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Top lenses versus top telescopes for telephoto work

 
 
Rich
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      12-29-2006

Roger N. Clark (change username to rnclark) wrote:
> Rich wrote:
>
> > Roger N. Clark (change username to rnclark) wrote:
> >
> >>Rich wrote:
> >> > IMO, a good apochromatic telescope while not possessing a fast f-ratio
> >> > will beat any camera lens when it comes to long tele work. For
> >> > instance, compare a Takahashi FSQ106 telescope against a 500mm Nikon
> >> > both operating around f5, the Takahashi scope shooting wide open, it
> >> > will easily beat the Nikon using a high resolution digital camera body.
> >>
> >>While I agree that telescopes can beat out telephoto lenses,
> >>they do so only at near infinity focus. Camera lenses are
> >>a compromise in giving good image quality over a larger range
> >>of subject distances. A apochromatic telescope will not do as well
> >>on a closer frame filling subject, like birds.

> >
> > In a situation like that, what you can do is stop down the scope
> > slightly to eliminate an
> > additional spherical aberration that might be encountered due to the
> > less than infinity focus.

>
> But stopping down is a problem because you lose light and then
> can not capture action. The point of the super telephotos
> is to provide great image quality wide open over a large
> range of distances.


True, in terms of speed, there are no telescopes to match a fast
telephoto (f2.8, etc).
>
> > But also, this issue might not be a major one for a small (80-100mm
> > aperture scope) and then only at very short distances. Questar
> > Corporation used to supply a 1/2" wide diaphram to stop down their 90mm
> > wide mirror-lens scopes when using them under object distances of 25
> > feet or less.

>
> But Questars were optically too slow for wildlife action photography.


And yet people did use them for that. Questar's Field Model, they even
had one with
electric high speed focusing. But, were talking 1350mm at a minimum
for the 90mm model
so that is a long tele. However, Questar's 700mm mirror camera lens
was the best mirror lens of all time, in terms of definitiion and its
speed was f8 and it wasn't a telescope.

> >
> > Then, in real
> >
> >>world situations, the manual focus, fixed aperture telescopes
> >>would give poor overall performance "to get the image" than
> >>modern autofocus lenses. And even so, the super telephoto
> >>lenses are VERY close in quality to apochromatic telescopes, and
> >>I bet it would be hard to tell the difference of say a FSQ106
> >>versus a Canon 500 mm f/4 L at f/5.6. For example, look at the star
> >>images on this photo of M31 taken with a Canon 500 mm f/4 at f/4:
> >>http://www.clarkvision.com/galleries...-v1.6-700.html
> >>At f/5.6, star images of most of the field are barely over on pixel,
> >>being limited by the blur filter of the camera.

> >
> > Good image, because these lenses are used only at prime focus, and are
> > close enough to diffraction limited to avoid any visible issues at that
> > kind of magnification. But, unlike the camera lens, the telescope's
> > focal length can be increased significantly without any noticeable loss
> > of correction, contrast, etc. In-case the target needed this.
> > Downside being the increase in focal ratio (speed) of course.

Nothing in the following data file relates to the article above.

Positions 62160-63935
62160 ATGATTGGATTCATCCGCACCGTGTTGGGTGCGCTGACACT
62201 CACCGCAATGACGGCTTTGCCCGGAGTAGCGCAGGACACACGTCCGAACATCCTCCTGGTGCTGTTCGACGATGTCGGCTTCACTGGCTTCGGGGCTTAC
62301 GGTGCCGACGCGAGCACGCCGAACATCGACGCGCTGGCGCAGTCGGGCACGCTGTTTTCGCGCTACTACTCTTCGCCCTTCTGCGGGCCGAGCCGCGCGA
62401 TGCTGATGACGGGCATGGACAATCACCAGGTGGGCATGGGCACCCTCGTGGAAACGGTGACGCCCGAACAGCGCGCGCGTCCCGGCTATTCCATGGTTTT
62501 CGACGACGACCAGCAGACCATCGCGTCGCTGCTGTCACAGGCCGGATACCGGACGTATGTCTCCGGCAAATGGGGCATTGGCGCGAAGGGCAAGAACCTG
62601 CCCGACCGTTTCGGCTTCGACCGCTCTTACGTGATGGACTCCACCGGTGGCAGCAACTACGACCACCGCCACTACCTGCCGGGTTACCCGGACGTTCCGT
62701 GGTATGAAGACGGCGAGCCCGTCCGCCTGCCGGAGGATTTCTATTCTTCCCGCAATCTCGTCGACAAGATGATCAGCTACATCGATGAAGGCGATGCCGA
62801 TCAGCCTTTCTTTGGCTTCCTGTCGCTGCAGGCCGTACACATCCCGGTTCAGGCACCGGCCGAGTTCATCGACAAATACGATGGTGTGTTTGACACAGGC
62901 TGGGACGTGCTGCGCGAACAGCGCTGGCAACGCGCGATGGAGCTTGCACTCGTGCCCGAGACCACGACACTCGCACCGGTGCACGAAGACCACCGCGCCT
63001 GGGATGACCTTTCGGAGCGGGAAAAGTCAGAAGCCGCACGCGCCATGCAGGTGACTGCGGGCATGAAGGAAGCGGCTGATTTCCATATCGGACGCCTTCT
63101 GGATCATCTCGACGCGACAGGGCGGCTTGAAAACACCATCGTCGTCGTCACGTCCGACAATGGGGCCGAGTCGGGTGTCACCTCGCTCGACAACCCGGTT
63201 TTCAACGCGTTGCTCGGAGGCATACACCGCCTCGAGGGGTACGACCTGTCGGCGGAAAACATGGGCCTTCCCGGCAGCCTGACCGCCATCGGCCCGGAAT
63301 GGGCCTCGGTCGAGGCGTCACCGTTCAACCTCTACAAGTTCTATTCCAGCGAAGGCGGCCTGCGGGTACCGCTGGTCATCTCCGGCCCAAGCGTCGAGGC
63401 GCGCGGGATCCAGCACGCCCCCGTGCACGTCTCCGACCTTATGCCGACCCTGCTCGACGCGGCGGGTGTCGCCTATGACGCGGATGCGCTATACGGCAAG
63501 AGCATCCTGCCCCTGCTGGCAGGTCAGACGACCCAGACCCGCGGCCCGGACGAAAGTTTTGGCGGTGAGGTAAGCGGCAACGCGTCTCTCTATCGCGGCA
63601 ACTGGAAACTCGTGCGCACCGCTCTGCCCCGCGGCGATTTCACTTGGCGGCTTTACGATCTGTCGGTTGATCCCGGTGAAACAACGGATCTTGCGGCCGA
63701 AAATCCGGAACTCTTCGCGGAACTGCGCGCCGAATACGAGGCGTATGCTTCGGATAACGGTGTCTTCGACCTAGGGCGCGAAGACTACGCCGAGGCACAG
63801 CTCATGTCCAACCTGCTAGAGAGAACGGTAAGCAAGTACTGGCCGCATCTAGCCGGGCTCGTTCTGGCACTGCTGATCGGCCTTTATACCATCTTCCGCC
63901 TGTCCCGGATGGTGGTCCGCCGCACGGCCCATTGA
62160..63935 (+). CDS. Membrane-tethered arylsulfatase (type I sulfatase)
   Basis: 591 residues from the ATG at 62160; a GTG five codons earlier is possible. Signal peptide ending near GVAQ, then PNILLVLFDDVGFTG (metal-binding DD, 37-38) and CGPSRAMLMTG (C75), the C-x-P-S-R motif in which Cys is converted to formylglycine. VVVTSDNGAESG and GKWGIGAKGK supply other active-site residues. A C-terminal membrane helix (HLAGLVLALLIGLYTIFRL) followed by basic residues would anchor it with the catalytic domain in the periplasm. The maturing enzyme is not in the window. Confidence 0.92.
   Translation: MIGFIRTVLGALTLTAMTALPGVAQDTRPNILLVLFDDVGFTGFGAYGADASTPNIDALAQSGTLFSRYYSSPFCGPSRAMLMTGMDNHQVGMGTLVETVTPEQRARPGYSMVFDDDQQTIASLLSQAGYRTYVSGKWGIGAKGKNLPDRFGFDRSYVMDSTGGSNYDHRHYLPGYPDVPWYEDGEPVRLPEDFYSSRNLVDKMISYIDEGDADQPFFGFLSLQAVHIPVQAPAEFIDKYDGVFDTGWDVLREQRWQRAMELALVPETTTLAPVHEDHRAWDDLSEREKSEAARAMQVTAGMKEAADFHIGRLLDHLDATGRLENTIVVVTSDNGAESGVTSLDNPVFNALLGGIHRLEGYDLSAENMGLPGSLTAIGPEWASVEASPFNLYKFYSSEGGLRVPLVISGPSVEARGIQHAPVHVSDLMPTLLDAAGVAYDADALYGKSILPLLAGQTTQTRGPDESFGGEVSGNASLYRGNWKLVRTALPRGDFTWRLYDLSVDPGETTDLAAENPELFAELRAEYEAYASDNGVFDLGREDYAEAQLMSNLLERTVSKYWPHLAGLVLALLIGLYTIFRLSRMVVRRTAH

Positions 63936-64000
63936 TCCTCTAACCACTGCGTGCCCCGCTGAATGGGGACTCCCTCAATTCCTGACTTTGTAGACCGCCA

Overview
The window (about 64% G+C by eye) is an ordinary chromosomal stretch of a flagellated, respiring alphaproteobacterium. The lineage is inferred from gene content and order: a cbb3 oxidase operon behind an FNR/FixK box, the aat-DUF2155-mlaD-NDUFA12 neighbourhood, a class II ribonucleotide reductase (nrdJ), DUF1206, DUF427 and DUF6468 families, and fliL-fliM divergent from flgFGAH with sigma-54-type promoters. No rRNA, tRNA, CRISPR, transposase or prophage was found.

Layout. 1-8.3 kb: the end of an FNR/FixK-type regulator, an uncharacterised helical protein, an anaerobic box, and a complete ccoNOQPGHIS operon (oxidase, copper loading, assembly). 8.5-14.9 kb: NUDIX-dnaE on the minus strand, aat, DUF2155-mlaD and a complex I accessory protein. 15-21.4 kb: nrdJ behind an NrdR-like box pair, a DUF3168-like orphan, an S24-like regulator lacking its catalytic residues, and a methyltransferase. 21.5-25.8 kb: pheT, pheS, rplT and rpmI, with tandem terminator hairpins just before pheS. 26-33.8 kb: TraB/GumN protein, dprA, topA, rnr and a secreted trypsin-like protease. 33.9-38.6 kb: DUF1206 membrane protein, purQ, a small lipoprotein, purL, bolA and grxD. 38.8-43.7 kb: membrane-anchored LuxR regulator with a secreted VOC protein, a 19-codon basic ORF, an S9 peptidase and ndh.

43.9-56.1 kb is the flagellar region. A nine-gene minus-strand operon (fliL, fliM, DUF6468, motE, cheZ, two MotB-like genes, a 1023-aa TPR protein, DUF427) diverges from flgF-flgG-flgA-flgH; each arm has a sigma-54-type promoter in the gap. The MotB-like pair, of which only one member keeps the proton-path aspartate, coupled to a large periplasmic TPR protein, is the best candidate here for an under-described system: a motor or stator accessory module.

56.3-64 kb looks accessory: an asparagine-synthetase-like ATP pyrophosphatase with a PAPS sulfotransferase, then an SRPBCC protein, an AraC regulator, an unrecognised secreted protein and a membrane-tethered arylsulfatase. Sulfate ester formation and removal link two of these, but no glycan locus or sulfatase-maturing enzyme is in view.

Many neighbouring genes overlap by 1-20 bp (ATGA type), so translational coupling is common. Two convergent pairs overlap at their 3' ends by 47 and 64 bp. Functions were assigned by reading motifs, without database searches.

>
> Super telephotos are designed to still give good image quality
> with teleconverters. Here is a star field with a 500 f/4
> and 1.4x TC:
> http://www.clarkvision.com/galleries...27-v3-800.html
> The stars a still very good.


At 700mm that is pretty decent.

>
> > Yes, I can't see someone hauling a Newtonian scope into the field to
> > shoot birds, but it would make for an interesting conversation amongst
> > the others there!
> > But you can buy a refractor from TeleVue or TMB with an f5 focal ratio
> > and 500mm focal length that would make an interesing comparison.
> > http://www.televue.com/engine/page.asp?ID=297

>
> I have compared image quality of some of the apochromatic telescopes
> with my 500 f/4. The ones that have great performance, comparable
> to the 500 f/4 L telephoto, are, guess what, as expensive as the
> 500 mm f/4 lens.


Apochromatic telescopes are generally considered on a "price per inch
of aperture" basis.
So, a typical high-end one costs over $1000 per inch. A TeleVue 500mm
f5 is about $3800.00. Some cost more, some less. TMB now has a 130mm
aperture "signature" series that costs about $3800 for a 780mm f6 scope
with superb optics, around $750/inch.
A bargain today. Pentax's SDUF costs $3000 for a 400mm f4 lens and it
will support a medium format film size. Inexpensive apos (from China)
run about $100-$400 inch depending on the scope size.

You get what you pay for. The reason I looked
> into this is that I have one undesirable problem with the
> 500 f/4: the aluminum tube changes length during long night
> exposures (e.g. over 20 minutes). A PLASTIC TUBE WOULD BE BETTER!


Not really, the plastic would actually contract more as it got cold, it
would just take alot longer to do it. In other words, it would
probably not even stabilize during the night.

> But for wildlife photography in rough environments, the
> metal tube is great.


Alot of photogs seem to tape or wrap their lenses. PBS had a guy on
shooting Yellowstone in winter. He took his Nikon 500mm and stuck it
face down in the snow(!) while he used another lens on his camera!
But, the lens cap was on it.

 
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